Q: I am in the UK and cannot leave as a result of COVID-19, but my visa is about to expire (or has recently expired) and I am concerned about overstaying my visa. What do I do?

The Home Office confirmed on Tuesday 24 March that if you are in the UK and unable to leave due to COVID-19 related travel restrictions or self-isolation, and your visa expiry date is between 24 January 2020 and 31 May 2020, your visa will be extended to 31 May 2020. Importantly, since this briefing was originally published on 30 March, the Home Office has updated its guidance to make it clear that such visa extensions are only for people who are not planning to stay in the UK long term, so for example, visitors.

In order to obtain the visa extension, the Home Office’s Coronavirus Immigration Team must be contacted so that the Home Office is provided with relevant information, including certain personal details and an explanation of the reason you cannot return to your country of nationality. It is important to ensure that the Home Office confirms the receipt of your request and your visa extension.  

If you are in the UK and your visa is due to expire soon – and you are planning on staying in the UK long term, for example, as a worker, investor or student, or on the basis of your family life in the UK – we recommend that you submit your online Home Office application form before the expiry of your current visa in order to protect your position and avoid overstaying your visa.  Please note that, as we are only able to provide general advice in this briefing and each case is different, we recommend that you obtain tailored legal advice prior to submitting such an application.

Q: What reasons will be accepted for why my visa should be extended to 31 May 2020?

According to the latest Home Office guidance, you can ask to have your visa extended to 31 May 2020 if “you cannot leave the UK because of travel restrictions or self-isolation related to coronavirus (COVID-19)”. As explained above, this provision applies to people who do not intend to stay in the UK long term, such as visitors.

Given how rapidly the situation is changing, however, the Home Office has not, as of yet, published the details of how it will be considering the reasons people cannot leave the UK and what evidential requirements will be put in place. For example, the Home Office has not explained whether extensions will be granted to people who are self-isolating out of choice rather than strict medical advice or, whether in situations where the person’s country of nationality has closed its borders, that person would be expected to leave the UK and travel to another country in which they may have residence rights, where that country is still allowing inbound flights. We are in constant communication with the Home Office regarding their policy.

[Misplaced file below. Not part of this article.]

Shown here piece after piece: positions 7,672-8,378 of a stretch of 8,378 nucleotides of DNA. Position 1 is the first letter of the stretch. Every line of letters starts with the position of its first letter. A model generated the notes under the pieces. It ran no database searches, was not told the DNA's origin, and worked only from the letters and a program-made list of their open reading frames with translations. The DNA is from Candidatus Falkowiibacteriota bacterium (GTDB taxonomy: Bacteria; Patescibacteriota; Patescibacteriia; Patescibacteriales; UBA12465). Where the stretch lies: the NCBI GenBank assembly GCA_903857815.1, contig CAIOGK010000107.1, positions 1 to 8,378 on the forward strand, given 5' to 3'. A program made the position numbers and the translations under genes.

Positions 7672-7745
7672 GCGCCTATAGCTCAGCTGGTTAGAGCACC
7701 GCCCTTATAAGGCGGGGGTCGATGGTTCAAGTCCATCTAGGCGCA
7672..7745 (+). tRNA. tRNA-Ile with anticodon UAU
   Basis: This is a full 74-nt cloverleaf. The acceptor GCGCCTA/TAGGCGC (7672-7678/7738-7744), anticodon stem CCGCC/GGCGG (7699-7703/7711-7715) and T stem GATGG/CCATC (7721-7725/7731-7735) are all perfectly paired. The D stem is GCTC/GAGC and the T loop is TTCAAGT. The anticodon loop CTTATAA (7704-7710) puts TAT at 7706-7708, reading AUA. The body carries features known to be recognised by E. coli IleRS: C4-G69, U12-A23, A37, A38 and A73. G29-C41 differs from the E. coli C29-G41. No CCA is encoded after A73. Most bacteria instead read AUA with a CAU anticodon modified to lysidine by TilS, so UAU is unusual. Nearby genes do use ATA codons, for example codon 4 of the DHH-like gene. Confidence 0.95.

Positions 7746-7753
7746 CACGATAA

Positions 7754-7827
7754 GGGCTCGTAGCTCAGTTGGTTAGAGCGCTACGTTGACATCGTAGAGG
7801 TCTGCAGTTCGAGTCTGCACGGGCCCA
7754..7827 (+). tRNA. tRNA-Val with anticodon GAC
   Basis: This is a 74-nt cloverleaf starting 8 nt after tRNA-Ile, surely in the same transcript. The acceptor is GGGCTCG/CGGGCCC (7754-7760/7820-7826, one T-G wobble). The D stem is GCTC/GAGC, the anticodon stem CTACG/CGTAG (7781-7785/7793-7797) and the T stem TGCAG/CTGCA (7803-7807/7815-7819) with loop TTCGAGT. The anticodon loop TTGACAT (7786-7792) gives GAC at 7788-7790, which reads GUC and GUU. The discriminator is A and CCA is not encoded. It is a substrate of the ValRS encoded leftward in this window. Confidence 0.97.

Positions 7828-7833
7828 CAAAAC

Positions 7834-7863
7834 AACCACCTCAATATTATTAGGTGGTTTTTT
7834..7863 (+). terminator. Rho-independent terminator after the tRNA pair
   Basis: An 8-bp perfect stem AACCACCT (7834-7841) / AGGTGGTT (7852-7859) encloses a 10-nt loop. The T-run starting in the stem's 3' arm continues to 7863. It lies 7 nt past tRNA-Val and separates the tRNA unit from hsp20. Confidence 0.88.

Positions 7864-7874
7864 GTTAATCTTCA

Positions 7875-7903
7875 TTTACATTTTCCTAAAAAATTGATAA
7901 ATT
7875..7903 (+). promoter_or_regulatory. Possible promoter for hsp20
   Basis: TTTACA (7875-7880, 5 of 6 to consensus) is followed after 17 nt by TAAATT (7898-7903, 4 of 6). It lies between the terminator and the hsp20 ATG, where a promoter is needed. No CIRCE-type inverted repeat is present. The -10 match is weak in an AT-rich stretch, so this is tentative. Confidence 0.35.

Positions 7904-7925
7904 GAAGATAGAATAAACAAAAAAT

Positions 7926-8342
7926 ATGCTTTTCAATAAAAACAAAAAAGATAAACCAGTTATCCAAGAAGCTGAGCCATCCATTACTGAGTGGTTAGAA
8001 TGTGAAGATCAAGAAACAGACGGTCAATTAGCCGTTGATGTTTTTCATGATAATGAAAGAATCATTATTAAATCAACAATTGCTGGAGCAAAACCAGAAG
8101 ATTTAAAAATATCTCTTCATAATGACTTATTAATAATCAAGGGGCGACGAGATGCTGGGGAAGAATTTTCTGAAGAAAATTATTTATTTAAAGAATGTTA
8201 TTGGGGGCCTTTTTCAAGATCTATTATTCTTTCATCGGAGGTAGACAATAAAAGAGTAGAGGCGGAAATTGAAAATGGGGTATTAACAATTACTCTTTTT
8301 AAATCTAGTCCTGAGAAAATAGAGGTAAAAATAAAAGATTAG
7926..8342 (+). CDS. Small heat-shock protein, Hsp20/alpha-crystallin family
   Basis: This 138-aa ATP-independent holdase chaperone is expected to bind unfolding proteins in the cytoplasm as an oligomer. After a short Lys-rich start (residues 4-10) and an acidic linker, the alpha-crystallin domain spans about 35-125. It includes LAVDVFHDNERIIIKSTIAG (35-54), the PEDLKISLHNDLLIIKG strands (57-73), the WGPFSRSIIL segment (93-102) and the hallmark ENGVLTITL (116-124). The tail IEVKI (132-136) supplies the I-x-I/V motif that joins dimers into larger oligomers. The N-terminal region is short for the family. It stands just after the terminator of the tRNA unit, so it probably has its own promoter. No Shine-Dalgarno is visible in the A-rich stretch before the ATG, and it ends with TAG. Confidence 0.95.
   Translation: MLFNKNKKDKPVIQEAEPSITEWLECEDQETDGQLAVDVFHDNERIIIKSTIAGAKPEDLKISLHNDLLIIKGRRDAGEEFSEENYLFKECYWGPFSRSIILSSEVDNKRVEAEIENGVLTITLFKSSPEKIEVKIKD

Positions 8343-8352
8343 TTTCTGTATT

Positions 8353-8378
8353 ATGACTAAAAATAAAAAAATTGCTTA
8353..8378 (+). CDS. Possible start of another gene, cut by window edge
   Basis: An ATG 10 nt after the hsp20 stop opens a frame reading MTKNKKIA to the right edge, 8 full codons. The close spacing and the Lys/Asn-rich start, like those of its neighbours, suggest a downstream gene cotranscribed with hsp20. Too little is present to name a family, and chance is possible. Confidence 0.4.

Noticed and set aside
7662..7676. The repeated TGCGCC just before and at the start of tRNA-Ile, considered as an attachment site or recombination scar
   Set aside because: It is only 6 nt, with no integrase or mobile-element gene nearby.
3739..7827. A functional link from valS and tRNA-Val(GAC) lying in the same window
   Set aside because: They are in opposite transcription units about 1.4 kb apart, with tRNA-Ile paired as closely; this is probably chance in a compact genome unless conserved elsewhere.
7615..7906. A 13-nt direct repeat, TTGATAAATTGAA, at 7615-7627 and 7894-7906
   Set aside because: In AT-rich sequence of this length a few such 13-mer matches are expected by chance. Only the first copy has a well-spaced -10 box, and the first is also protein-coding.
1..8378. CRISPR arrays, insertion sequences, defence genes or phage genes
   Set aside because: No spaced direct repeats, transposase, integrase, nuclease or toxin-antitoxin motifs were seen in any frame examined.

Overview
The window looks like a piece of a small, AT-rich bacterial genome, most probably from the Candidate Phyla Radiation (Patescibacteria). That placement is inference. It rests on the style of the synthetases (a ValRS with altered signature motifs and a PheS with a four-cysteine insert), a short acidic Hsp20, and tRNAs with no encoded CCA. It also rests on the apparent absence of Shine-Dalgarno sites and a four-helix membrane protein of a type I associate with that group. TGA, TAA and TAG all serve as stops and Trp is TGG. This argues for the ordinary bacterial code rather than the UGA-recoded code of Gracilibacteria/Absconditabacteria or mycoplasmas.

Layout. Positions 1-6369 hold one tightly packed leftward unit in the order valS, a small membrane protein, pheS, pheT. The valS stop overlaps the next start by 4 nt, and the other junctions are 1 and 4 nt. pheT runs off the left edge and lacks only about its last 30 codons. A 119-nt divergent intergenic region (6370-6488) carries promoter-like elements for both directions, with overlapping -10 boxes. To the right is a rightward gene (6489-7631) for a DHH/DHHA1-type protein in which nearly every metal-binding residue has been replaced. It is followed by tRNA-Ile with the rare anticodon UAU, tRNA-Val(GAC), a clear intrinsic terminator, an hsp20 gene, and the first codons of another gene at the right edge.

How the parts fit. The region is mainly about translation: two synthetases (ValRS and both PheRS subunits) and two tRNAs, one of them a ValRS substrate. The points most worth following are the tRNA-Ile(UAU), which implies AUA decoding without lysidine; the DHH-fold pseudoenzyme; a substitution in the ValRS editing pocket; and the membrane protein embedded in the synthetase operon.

In the meantime, we recommend that anyone facing such a situation takes advice to understand the options available to them and the evidence they ought to collate regarding their inability to leave the UK, as well as to take advice on the steps to be taken immediately and any planning that needs to be put in place for the future in relation to their immigration position. 

Q: I heard there was a special scheme for Chinese citizens who are forced to remain in the UK to have their visas automatically extended until the end of March – is this still ongoing?

Importantly, the Home Office has changed its approach towards visa extensions for Chinese nationals. In mid-February, the Home Office announced that Chinese nationals in the UK on visas with an expiry date between 24 January 2020 and 30 March 2020 would automatically have their visas extended to 31 March 2020.

However, that position has now been superseded by the new guidance issued in March. In other words, Chinese nationals are now in the same position as all other nationals who are in the UK needing to extend their visas, in that they are required to actively request to extend their visas rather than assume they will automatically be extended. This is an important change.

Q: My visa has been extended to 31 May 2020, but what will happen after that date?

Depending on how the situation develops over the next few months in the UK and internationally, the Home Office may offer further visa extensions beyond 31 May 2020 if you are unable to leave the UK because of COVID-19 related travel restrictions or self-isolation. This is being kept under review by the government and we continue to monitor the position as it develops.

Whilst it is not clear at present whether visas will be extended beyond 31 May 2020, the Home Office has made clear that people granted visa extensions under the COVID-19 provisions will be expected to leave the UK as soon as possible once travel and border restrictions have been lifted. 

A link to our COVID-19 web page is here where you can find further advice notes which is being updated on a daily basis.

If you require further information about anything covered in this briefing, please contact Elena HinchinClaire RandallRuth McKeownSonia Cala-Lesina or your usual contact at the firm on +44 (0)20 3375 7000.

This publication is a general summary of the law. It should not replace legal advice tailored to your specific circumstances.

© Farrer & Co LLP, March 2020